Students in this particular project were producing fabric swatches for a design brief but other applications for this technique could range from tote bags to t-shirt designs. The fabric transfer paint technique is really good fun and produces great results. The main advantage of it is that you can quickly transfer imagery onto fabric in a low tech way using easily accessible equipment that can be found around the home.

I have been exploring this technique further with Kiran Lee on her 'Table Top Textiles' course at Hot Bed Press ready to use with Key Stage 3 students. Watch this space!

Monday, 4 March 2013

Sally Falkner’s Creature Workshop

It is always a pleasure to return to Nottinghamshire, especially when I am visiting the beautiful Hope and Elvis studio run by Louise Presley. The purpose of my trip on Saturday 2nd February was to take part in a workshop with the lovely Sally Falkner. Sally is an interesting character, not only is she an artist but she also practises as a therapist and social worker. These experiences really shine through in the tiny, nostalgic creatures that she makes. Each one of Sally’s creatures has its own intriguing story to tell. This is partly due to the vintage cloth that they are made from and partly from the real life narratives that Sally weaves into her work.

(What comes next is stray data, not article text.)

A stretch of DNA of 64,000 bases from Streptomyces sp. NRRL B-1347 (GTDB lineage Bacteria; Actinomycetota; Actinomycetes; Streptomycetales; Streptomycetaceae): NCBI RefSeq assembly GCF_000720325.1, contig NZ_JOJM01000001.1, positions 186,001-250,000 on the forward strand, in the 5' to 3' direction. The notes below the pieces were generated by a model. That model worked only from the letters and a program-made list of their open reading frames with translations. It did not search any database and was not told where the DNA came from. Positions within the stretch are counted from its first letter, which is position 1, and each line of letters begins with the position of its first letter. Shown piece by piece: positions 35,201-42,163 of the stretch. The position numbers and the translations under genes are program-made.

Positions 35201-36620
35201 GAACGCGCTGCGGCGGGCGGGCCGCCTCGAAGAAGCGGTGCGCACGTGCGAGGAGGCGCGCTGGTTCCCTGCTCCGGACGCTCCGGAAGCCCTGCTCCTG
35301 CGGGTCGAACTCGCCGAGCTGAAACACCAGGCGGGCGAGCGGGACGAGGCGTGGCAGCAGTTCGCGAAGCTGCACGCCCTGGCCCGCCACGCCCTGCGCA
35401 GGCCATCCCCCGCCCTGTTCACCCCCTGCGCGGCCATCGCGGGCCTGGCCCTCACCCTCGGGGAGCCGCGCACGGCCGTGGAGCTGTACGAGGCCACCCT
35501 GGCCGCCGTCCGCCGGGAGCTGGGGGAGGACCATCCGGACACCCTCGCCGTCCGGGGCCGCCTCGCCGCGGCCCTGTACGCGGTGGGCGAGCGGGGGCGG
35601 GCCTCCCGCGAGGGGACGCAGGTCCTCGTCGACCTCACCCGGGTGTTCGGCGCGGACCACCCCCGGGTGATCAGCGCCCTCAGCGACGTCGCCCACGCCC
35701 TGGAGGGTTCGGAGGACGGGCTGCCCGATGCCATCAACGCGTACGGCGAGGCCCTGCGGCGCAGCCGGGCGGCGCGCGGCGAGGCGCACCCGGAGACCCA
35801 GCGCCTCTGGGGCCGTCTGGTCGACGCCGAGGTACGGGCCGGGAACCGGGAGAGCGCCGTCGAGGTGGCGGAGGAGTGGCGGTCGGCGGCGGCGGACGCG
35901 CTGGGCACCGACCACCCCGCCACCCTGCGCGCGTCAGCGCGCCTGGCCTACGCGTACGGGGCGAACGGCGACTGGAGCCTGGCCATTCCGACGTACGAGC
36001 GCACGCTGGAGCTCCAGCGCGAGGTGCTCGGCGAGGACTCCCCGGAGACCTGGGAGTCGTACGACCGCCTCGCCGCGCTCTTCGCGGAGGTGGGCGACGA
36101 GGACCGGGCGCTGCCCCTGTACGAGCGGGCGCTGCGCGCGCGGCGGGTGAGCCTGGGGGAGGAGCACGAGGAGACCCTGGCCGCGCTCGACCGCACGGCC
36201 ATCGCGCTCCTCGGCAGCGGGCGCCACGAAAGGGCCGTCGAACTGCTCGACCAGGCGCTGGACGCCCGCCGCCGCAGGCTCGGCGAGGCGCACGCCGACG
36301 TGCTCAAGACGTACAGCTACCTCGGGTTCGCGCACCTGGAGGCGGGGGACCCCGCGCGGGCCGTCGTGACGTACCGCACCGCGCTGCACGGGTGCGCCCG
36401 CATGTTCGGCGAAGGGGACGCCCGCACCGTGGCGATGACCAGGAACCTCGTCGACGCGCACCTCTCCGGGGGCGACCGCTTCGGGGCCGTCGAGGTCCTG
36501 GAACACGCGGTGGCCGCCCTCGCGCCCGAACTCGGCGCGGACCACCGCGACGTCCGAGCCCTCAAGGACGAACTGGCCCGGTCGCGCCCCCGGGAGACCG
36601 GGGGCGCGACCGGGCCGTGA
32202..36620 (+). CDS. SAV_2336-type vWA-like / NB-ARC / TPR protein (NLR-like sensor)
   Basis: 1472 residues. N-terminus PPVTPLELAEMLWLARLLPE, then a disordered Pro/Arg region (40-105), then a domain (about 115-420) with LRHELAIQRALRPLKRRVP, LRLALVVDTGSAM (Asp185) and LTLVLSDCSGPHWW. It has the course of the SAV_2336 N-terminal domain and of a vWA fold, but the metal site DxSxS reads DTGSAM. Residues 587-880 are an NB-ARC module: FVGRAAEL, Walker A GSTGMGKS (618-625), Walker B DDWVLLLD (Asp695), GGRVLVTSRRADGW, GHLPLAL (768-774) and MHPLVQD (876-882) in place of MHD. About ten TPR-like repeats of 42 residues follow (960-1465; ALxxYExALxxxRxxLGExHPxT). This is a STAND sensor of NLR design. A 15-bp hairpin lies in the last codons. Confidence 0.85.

Sally states that she uses the “traditional toy making method of winding wire onto a frame.” Initially she models a wire frame for the creature. This is then followed by wrapping the ‘body’ with wool and later cloth to add form. The head is made from old blankets which are stitched together, stuffed and joined to the body. The ears help to keep the structure of the body in place and add character. The creatures evolve through the making process and are led by Sally’s experiences and also her current treasured finds from car boot sales or charity shops.

As a lover of our feathered friends, I had set my heart on making a bird like creature under the guidance of Sally. I found the experience of creating without producing initial drawings quite interesting, as it allowed me to play more freely with the materials on offer. I was really surprised that my creature started to take on the form of a goose as I had imagined that I would create a smaller and more delicate bird. I was also drawn to the muted colours of old lace and doilies instead of the bright, patterned cloths that I would normally use.